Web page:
Abe’s Legacy, Suga’s Vision
On August 24, Shinzo Abe the Prime minister of Japan hit the milestone of 2799 consecutive days in office, the longest in Japanese history. Three days later, he officially announced that he will be resigning his position as the prime minister and will be serving as a single member of parliament after his resignation.
He explains reasons for resigning as “a serious change in health conditions” as he has constantly suffered from ulcerative colitis, a disease that is regarded as an intractable disease by the Ministry of Health, Labour Standards.
This is not the first time that Abe resigned due to health problems. In 2007, he resigned due to the same disease vacating the office only one year after his inauguration. After his first resignation, Japanese politics have gone unstable. During the period from 2007 to 2012, the prime minister changed 6 times, roughly once a year. After a landslide victory in the general election of 2012, his second term in office went relatively smooth as his approval rates stayed between 30-50%, which were high enough to win the majority seat in the parliament on 6 national elections. However, the numbers were hanging low around 35% due to political scandals and dissatisfactions in the response to COVID-19.
The legacy of the Abe administration is significant yet controversial. When he entered the office, he came up with the economic policy “Abenomics” with “Three Arrows” including expansionary monetary policy, fiscal consolidation, and growth strategy. As a result of his economic policies, the unemployment rates went down, the stock prices doubled, and the inflation rate which was below zero increased up to 2% by 2014, which suggests that deflation was mildly eased. However, his economic policies are criticized for benefiting the rich more than the poor. As a result of increasing the consumption tax twice from 5% to 10% in order to reduce the corporate tax, the financial burden on the low to middle-income class increased while large corporates thrived.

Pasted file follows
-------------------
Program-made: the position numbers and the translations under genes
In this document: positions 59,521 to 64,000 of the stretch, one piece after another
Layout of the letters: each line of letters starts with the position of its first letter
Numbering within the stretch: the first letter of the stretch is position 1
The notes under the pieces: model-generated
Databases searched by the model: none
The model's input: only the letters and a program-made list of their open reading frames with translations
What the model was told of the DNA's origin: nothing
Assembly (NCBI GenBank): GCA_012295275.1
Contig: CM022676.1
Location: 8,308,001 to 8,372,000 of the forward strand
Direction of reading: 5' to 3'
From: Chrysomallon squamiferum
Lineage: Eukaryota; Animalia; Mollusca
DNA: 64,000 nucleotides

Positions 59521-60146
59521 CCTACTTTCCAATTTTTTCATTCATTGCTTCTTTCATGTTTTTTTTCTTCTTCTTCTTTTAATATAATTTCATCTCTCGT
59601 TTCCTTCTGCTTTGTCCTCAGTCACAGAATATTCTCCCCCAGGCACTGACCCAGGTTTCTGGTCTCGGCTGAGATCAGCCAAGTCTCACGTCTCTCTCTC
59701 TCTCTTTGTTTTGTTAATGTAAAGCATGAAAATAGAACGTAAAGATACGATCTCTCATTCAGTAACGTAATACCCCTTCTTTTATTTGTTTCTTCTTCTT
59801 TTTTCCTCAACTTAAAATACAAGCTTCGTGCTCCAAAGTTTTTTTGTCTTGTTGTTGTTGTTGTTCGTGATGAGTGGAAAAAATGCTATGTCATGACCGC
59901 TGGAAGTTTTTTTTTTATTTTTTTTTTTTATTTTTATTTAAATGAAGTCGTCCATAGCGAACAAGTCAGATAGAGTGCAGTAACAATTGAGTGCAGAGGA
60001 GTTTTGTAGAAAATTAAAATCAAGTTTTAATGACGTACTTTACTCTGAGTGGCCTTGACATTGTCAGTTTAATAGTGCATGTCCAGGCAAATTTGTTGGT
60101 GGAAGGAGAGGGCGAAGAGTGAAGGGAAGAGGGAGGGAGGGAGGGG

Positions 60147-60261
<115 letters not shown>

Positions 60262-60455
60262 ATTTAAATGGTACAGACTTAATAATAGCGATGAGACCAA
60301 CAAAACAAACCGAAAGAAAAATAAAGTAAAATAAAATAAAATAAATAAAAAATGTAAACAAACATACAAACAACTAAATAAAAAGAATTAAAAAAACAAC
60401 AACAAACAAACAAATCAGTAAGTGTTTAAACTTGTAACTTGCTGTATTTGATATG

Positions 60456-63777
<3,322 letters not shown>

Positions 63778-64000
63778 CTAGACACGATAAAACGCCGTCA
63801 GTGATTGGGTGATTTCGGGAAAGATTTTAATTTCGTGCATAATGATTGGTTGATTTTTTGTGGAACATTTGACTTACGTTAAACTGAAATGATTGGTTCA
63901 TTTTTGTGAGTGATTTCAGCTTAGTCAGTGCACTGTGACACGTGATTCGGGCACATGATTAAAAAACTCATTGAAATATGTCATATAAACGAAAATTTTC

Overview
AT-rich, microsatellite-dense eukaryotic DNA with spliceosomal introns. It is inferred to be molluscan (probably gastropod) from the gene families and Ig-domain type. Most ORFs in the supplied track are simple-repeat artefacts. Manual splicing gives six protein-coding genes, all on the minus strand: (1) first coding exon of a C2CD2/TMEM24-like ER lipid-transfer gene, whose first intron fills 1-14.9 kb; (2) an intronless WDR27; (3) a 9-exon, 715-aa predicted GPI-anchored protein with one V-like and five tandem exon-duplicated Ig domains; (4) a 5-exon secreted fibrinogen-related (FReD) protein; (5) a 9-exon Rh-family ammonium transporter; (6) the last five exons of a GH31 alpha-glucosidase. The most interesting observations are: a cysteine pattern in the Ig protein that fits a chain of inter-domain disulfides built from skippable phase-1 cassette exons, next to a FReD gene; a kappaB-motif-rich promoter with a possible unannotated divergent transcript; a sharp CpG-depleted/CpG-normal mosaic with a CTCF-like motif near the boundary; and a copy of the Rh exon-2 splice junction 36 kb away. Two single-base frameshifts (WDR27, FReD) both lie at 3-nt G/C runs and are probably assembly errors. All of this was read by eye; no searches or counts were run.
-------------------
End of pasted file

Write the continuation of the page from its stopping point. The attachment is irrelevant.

In terms of foreign policies, Abe exerted himself to secure the Japan-US alliance to compete with the rising militarist ambition in China. A former senior Trump administration official said that Abe together with Trump “made the U.S.-Japan alliance, and our overall relationship, the strongest it has ever been.” On the other hand, there have been troubles between Japan and South Korea over the issues of post-war reparations, trade regulations, and military tensions. Boycotting Japan became a trend in South Korea in response to Abe’s decision to remove South Korea from the “White list,” a group of countries exempted from some trade regulations. On top of that, the negotiations with Russia on the Kuril islands dispute ended up in Russia’s constitutional reforms that forbid the cession of land to foreign powers, making further negotiations to restore the northern territories virtually impossible for Japan.
His response to COVID crisis was bashed as the decision to shut the borders and financial assistance for small businesses and households regarding the lockdown took too much time. During COVID-19, Japan experienced a disastrous downturn in the economy which some blame as a result of heavy dependence on imports, especially in the tourism industry. Overall, the number of deaths due to COVID-19 stays one of the lowest among the members of OECD which is impressive considering the proximity to China, the epicenter of the virus.
“It is my responsibility to succeed the legacies of the Abe regime,” says Yoshihide Suga, elected as the next prime minister of Japan by the members of parliament. Suga has served as the chief cabinet secretary for 8 years as Abe’s “right arm” who understands Abe’s policies better than any members of the cabinet.
The Suga administration kicked off on September 16 with an approval rate of 74%, marking the third-highest in Japanese history. This is considered mainly because of the strong support base founded during the Abe regime and the conservative-leaning trend of the Japanese voters. He boasts that his policies have improved Japan from broad targets such as attaining a higher birth rate to minor goals such as lowering the mobile phone fees to a more accessible level. “I would break down the vertically segmented administrative system,” says Suga with his vision to ease bureaucracy by making strides towards the digitalization of the public employees’ works. With the Olympics on the horizon for Japan, Suga hopes to revive the Japanese economy for the future.